Grade: A- 

The Program (Amazon, Barnes and Noble, Goodreads) is now out!

Source: ARC provided by Simon Pulse - thanks!


Summary/Cover Image from Author's Website: 

Madeline Whittier is allergic to the outside world. So allergic, in fact, that she has never left the house in all of her seventeen years. She is content enough—until a boy with eyes the color of the Atlantic Ocean moves in next door. Their complicated romance begins over IM and grows through a wunderkammer of vignettes, illustrations, charts, and more.

Everything, Everything is about the thrill and heartbreak that happens when we break out of our shell to do crazy, sometimes death-defying things for love.

I feel as if everyone and their mother has read this book by now, and now that I've read it, I can definitely see why. Everything, Everything was throw-my-hands-up-in-the-air, oh-my-god-I-can't-stop-smiling kind of good! Like Suzanne Young's The Program, Everything, Everything questions what makes us be truly alive, and as Maddie finds out in this book, love may be the answer. This book is about first-loves, being so hopelessly in love that you feel as if you can't think. It's about  making those earth shattering decisions, ones that may break or make you. It's about pursuing your passions, no matter the consequences and the limits you have to push throw.  Maddie was the kind of main character that started off naive but became an intelligent, brave young woman. I especially loved the way in which this was told. The illustrations were perfect! Basically, read this book, and tell me you don't want to read more by Nicola Yoon. Now to find a copy of The Sun is Also a Star.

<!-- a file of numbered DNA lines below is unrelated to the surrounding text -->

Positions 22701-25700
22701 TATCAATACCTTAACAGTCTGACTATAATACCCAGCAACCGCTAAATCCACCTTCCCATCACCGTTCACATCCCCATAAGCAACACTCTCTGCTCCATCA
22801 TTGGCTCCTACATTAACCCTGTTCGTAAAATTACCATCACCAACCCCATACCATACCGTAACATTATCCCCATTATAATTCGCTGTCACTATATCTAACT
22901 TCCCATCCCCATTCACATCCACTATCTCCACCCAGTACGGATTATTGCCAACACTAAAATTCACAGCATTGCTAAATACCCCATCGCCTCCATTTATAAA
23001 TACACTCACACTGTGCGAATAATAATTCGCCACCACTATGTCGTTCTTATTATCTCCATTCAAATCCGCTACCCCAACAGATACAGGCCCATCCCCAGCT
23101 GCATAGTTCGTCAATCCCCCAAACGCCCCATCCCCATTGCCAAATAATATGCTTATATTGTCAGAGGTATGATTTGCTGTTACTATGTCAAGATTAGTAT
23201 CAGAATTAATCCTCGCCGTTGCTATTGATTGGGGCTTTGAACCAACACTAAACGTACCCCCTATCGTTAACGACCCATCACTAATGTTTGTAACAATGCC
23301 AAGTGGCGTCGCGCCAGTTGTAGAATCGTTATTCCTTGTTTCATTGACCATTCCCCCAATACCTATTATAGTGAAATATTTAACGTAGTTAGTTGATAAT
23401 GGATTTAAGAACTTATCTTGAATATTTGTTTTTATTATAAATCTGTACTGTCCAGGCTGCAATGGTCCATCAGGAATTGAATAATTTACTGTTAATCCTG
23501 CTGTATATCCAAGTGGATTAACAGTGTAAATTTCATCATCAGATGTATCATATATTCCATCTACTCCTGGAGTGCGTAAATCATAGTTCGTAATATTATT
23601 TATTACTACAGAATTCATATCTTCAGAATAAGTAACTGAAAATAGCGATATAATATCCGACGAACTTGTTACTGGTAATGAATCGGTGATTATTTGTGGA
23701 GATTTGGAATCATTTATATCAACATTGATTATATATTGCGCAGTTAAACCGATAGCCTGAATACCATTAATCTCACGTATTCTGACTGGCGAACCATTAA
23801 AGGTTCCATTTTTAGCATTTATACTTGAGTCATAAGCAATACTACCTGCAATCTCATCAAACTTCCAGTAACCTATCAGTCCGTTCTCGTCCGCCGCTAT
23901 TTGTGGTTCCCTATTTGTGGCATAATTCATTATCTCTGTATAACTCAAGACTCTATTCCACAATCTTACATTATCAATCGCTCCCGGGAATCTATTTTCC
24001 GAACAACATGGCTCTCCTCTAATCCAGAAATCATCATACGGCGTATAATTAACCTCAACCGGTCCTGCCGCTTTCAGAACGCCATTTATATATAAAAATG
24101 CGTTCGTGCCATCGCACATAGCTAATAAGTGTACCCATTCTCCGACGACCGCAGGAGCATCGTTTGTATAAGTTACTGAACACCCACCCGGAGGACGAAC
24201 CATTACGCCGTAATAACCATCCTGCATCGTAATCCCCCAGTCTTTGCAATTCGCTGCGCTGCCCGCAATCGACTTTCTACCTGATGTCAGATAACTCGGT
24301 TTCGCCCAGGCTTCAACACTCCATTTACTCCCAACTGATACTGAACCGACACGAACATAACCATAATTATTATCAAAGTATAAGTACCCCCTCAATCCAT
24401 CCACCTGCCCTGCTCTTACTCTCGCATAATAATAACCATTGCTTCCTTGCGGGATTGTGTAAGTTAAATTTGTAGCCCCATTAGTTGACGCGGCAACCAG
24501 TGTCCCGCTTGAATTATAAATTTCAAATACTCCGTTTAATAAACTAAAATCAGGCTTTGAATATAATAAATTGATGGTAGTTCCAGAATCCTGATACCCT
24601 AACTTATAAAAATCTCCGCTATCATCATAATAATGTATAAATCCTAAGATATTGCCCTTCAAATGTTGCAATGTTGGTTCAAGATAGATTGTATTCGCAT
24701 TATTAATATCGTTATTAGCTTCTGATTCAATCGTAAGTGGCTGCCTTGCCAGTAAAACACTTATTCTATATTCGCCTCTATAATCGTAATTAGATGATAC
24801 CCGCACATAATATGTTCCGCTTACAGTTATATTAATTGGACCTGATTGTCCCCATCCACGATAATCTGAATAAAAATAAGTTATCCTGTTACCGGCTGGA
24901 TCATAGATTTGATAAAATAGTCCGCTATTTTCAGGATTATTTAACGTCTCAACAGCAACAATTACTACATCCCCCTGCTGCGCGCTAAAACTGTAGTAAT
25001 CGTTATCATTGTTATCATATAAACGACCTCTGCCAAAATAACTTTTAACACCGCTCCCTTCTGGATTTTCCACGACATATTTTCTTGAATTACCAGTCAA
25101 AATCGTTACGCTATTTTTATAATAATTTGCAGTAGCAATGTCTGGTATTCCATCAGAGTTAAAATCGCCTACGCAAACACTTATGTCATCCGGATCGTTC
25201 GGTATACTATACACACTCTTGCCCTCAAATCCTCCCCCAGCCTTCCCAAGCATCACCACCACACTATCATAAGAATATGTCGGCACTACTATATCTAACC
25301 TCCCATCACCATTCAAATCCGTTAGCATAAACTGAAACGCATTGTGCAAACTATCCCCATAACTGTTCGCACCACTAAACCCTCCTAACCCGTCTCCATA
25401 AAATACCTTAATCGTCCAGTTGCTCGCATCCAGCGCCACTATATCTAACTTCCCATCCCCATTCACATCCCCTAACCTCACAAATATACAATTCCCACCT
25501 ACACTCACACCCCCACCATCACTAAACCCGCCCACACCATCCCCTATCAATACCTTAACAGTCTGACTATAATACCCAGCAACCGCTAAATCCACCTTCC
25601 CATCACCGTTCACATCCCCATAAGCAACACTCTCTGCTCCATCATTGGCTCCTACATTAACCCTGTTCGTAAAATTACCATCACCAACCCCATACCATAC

Grade: A 

Everything, Everything (Amazon, Goodreads, Barnes and Noble) is now out!

Source: Library


Summary/Cover Image from Goodreads